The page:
Digital Britain needs better security

One of the tricks for impressing your customers is to under-promise and over-deliver, thereby ensuring you will exceed their expectations. It doesn’t work well in competitive markets where promises are the key to business. But it’s fine in monopoly situations. That probably explains why I was relatively pleased with the long awaited Digital Britain report. It’s far from perfect and promises few concrete actions, but, from a security perspective it’s a major improvement on the interim report, on which I submitted comments on behalf of the ISSA UK.

It looks like the Digital Britain team has responded to some of the points the ISSA raised. But I’d like to have seen it go much further on security. For me, the key points are that the report clearly recognises the importance of security, especially the need for consumer support and advice, and it endorses initiatives such as the Internet Governance Forum and Get Safe Online. The missing actions are the need for tougher, mandated security standards for critical infrastructure, and the urgent need for a big injection of resources to beef up security education and investigation.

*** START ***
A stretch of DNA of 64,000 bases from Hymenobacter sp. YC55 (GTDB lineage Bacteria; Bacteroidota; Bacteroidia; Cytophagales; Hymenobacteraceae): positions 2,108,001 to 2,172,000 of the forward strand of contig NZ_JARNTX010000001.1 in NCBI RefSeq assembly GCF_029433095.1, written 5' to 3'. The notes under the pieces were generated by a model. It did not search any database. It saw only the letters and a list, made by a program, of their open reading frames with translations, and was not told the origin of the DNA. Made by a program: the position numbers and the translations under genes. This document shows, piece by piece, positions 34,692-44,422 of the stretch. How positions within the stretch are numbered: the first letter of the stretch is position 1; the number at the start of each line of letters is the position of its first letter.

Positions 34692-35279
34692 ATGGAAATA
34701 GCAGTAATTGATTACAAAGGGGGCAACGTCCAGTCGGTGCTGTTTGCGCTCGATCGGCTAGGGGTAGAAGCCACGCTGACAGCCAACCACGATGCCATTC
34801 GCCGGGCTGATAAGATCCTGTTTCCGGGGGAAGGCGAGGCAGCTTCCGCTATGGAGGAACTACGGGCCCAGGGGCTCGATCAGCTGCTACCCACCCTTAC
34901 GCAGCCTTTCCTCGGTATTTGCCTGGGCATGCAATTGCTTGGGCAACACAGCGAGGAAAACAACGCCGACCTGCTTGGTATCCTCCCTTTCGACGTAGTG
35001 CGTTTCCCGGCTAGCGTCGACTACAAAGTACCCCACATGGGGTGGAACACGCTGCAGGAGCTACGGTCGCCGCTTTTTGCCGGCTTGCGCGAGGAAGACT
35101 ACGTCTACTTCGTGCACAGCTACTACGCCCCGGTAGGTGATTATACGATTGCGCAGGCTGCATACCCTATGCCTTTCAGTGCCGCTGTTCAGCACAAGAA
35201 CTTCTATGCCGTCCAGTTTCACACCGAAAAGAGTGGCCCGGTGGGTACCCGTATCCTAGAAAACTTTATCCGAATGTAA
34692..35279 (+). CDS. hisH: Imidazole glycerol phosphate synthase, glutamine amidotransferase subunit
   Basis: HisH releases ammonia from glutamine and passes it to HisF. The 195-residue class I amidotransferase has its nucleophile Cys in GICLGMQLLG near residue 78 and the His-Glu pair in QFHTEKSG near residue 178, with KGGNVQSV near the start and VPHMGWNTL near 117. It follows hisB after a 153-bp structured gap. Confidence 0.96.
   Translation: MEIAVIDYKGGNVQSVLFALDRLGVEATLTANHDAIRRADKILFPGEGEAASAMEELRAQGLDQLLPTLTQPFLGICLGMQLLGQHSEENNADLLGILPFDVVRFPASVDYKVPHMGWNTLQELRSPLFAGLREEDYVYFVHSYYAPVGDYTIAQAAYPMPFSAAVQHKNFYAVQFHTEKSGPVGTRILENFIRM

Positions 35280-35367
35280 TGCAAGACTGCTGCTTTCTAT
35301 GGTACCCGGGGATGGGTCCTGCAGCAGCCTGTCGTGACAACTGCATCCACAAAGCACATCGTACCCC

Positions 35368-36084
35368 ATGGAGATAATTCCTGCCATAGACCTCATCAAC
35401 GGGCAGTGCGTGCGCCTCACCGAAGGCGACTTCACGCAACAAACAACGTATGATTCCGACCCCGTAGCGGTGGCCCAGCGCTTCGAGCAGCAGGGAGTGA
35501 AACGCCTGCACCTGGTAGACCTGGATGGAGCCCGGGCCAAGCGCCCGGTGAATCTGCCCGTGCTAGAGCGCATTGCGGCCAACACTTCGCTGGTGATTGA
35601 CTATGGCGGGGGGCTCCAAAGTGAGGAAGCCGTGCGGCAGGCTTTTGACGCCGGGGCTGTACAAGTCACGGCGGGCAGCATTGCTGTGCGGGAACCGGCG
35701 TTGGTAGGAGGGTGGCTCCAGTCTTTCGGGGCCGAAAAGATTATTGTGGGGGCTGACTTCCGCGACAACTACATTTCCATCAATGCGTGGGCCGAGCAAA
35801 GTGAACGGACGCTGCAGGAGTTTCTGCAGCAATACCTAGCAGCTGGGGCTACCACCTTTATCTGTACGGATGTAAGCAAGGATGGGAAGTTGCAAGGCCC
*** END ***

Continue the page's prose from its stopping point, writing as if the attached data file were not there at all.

Security is primarily driven by events, so I guess we’ll have to experience a few big incidents before the government bites the bullet and invests in better security. But at least the Digital Britain report is a step in the right direction.   

By the way, Computer Weekly has a useful page that brings together a wide range of comments on the Digital Britain report.  

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Totally agree. OWASP submitted suggestions along these lines too: http://www.owasp.org/index.php/Industry:Digital_Britain_Interim_Report
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As a private individual I do appreciate that my PC may have been taken over and that I am now a Bot. However, I haven't been able to find any simple method of checking whether or not my PC has been taken over. I appreciate the problem for other users and the whole of the Internet - but from my perspective - or that of any elderly user who only uses their PC for email to grandchildren - it may not be my first consideration. Could Computer Weekly provide an Idiots' Guide on "How do I know whether my computer is a Bot - and what to do about it" for Aunt Ethel or provide a suitable link?
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